PSP Slim and Lite (2000 series)

At E3 2007, Sony announced that a new version of the PSP would be released in September 2007, for all regions. The redesigned PSP is 33% lighter and 19% thinner than the original PSP. The redesign also features composite TV output, supports charging via USB, double the onboard RAM (32 MB to 64 MB), and has a brighter screen. It also caches UMD data in memory to decrease game loading times. The WLAN switch has been moved to the top where the old IR receiver was to avoid accidental switching, and the speakers have been moved from the bottom of the screen to nearer the top, to prevent users from accidentally blocking the speakers with their hands.

PSP-3000

On August 20, 2008, a revised PSP design, model 3000, was announced at a press conference in Leipzig. Based on the Slim & Lite (PSP-2000) design, the PSP-3000 features an improved LCD screen, a built-in microphone, and expanded video-out. The LCD screen features a higher contrast ratio, shorter response time, and wider color gamut, as well as anti-reflective technology for improved visibility in well-lit environments. Expanded video-out capability allows gameplay video to be output in interlaced format. The model is scheduled for release in Japan, Asia, North America and Europe in October 2008.

Sales

As of March 31, 2007, the PSP has shipped 25.39 million units worldwide with 6.92 million in Asia, 9.58 million in North America, and 8.89 million Europe. In Europe, the PSP sold 4 million units in 2006 and 3.1 million in 2007 according to estimates by Electronic Arts. In 2007, the PSP had sold 3.82 million units in the US according to the NPD Group, and 3,022,659 in Japan, according to Enterbrain. In Japan, during the week of March 24 – March 30, 2008, the PSP nearly outsold all the other game consoles combined with 129,986 units sold, some of which were bundled with Monster Hunter Portable 2nd G, which was the best-selling game in that week, according to Media Create.

Region Units sold First available
Japan 8.57 million (as of March 30, 2008) December 12, 2004
United States 10.47 million (as of January 1, 2008) March 24, 2005
Europe 12 million (as of May 6, 2008) September 1, 2005
United Kingdom 2.9 million (as of September 2008) September 1, 2005
Worldwide 41 million (as of August 20, 2008)

Hardware

The PlayStation Portable uses the common "slab" or "candybar" form factor, measures approximately 17 x 7.3 x 2.2 cm (6.7 x 2.9 x 0.9 in), and weighs 280 grams (9.88 ounces). The front of the console is dominated by the system's 11 cm (4.3 in) LCD screen, which is capable of 480 x 272 pixel video playback with 16.77 million colors. Also on the front are the four PlayStation face buttons (, , ), the directional pad, the analog 'nub', and several other buttons. In addition, the system includes two shoulder buttons and a USB 2.0 mini-B port on the top of the console and a WLAN switch and power cable input on the bottom. The back of the PSP features a read-only UMD drive for movies and games, and a reader compatible with Sony's Memory Stick Duo flash cards is located on the left of the system. Other features include an IrDA compatible infrared port, built in stereo speakers and headphone port, and IEEE 802.11b Wi-Fi for access to the Internet, ad-hoc multiplayer gaming, and data transfer.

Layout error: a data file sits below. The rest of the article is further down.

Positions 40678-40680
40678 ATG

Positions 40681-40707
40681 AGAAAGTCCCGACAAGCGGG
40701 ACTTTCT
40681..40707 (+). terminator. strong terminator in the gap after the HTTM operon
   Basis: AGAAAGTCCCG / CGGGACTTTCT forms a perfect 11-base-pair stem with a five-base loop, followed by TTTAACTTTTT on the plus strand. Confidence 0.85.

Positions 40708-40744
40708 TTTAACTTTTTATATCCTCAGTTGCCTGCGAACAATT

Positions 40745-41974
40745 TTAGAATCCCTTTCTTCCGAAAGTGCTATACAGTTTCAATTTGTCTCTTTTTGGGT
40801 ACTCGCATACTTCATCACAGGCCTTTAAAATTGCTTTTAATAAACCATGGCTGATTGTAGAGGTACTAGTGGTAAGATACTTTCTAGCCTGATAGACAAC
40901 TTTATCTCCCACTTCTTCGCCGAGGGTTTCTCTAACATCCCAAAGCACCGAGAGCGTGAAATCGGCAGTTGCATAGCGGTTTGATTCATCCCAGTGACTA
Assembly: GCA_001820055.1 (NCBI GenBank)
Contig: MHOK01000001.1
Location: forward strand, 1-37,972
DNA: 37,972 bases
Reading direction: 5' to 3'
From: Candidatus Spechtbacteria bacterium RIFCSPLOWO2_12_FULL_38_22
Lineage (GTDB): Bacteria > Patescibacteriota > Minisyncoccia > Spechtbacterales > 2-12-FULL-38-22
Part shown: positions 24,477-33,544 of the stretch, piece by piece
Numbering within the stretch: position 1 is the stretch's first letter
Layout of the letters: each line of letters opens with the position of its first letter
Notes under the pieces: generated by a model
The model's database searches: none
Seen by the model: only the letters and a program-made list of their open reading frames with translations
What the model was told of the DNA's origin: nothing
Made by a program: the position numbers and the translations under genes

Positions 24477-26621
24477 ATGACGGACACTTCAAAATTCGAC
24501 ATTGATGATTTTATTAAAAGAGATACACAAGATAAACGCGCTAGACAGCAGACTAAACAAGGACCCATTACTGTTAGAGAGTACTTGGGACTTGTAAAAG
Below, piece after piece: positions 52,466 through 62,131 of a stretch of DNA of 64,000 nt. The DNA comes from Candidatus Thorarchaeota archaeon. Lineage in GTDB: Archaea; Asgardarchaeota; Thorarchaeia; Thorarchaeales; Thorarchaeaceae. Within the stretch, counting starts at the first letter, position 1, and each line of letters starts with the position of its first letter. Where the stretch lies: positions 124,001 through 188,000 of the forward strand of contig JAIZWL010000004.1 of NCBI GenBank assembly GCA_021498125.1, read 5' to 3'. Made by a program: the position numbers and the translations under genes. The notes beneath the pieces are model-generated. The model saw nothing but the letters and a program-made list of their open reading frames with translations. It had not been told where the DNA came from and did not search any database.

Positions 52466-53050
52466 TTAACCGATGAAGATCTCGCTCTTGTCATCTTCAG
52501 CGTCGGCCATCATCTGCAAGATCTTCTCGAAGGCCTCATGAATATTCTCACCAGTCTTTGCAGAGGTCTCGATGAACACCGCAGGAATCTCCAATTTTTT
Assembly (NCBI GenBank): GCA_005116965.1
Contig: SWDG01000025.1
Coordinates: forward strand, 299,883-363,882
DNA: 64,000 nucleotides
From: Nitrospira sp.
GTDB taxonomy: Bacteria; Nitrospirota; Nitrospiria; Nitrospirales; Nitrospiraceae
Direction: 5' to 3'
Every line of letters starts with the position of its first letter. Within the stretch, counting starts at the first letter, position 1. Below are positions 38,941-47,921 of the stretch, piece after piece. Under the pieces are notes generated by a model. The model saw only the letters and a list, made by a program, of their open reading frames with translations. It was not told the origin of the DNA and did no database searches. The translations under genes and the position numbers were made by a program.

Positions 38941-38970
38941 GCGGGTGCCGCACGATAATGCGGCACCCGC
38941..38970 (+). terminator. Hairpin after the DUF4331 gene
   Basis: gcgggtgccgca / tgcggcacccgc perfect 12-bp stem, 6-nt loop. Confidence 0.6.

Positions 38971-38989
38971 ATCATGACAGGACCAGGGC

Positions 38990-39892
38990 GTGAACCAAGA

The PSP uses a 333 MHz MIPS R4000 (32-bit) CPU, a GPU with 2 MB onboard VRAM running at 166 MHz, and includes 32 MB main RAM and 4 MB embedded DRAM. The CPU was originally locked to run slower than the hardware was capable of and most games ran at 222 MHz. However, with firmware update 3.50 on May 31, 2007, Sony removed this limit and allowed new games to run at a full 333 MHz.

The PSP includes an 1800 mAh battery that will provide about 4-6 hours of gameplay, 4-5 hours of video playback, or 8-11 hours of audio playback. Official accessories for the console include the AC adapter, car adapter, headset, headphones with remote control, extended-life 2200 mAh battery, battery charger, carrying case, accessories pouch and cleaning cloth, and system pouch and wrist strap.

Software

System Software

Sony has included the ability for the operating system, referred to as the System Software, to be updated. The updates can be downloaded directly from the Internet using the Network Update feature, or they can be downloaded from the official PlayStation website to a computer, transferred to a Memory Stick Duo, and subsequently installed on the system. Updates can also be installed from UMD game discs that require the update to run the game.

While system software updates can be used with consoles from any region, Sony recommends only downloading system software updates released for the region corresponding to the system's place of purchase. System software updates have added various features including a web browser, Adobe Flash support, additional codecs for images, audio, and video, PlayStation 3 connectivity, as well as patches against several security exploits, vulnerabilities, and execution of homebrew programs. It is currently at v4.05, with v5.00 in development, to be released on October 15.

Graphical User Interface

The PSP's version of the XrossMediaBar (pronounced Cross Media Bar and abbreviated XMB) includes six categories of options. These include Settings, Photo, Music, Video, Game, and Network. The PSP has the capability to play photo slideshows and audio and video files, stored on a Memory Stick Duo, monitor and save content from RSS channels, and send and receive photos wirelessly with other PSPs while in ad-hoc mode. The PSP also includes the ability to customize the appearance of the XMB with different colors, photos, or themes. Although the XMB can be accessed at any time by pressing the Home button, the currently running application will exit before showing the interface (with the exception of a photo slideshow, and most of the applications in the "Network" column.). It is now also possible to change the appearance of the PSP with "theme" files, with there being few official ones mostly user made, though legitimate, theme files.

Web browser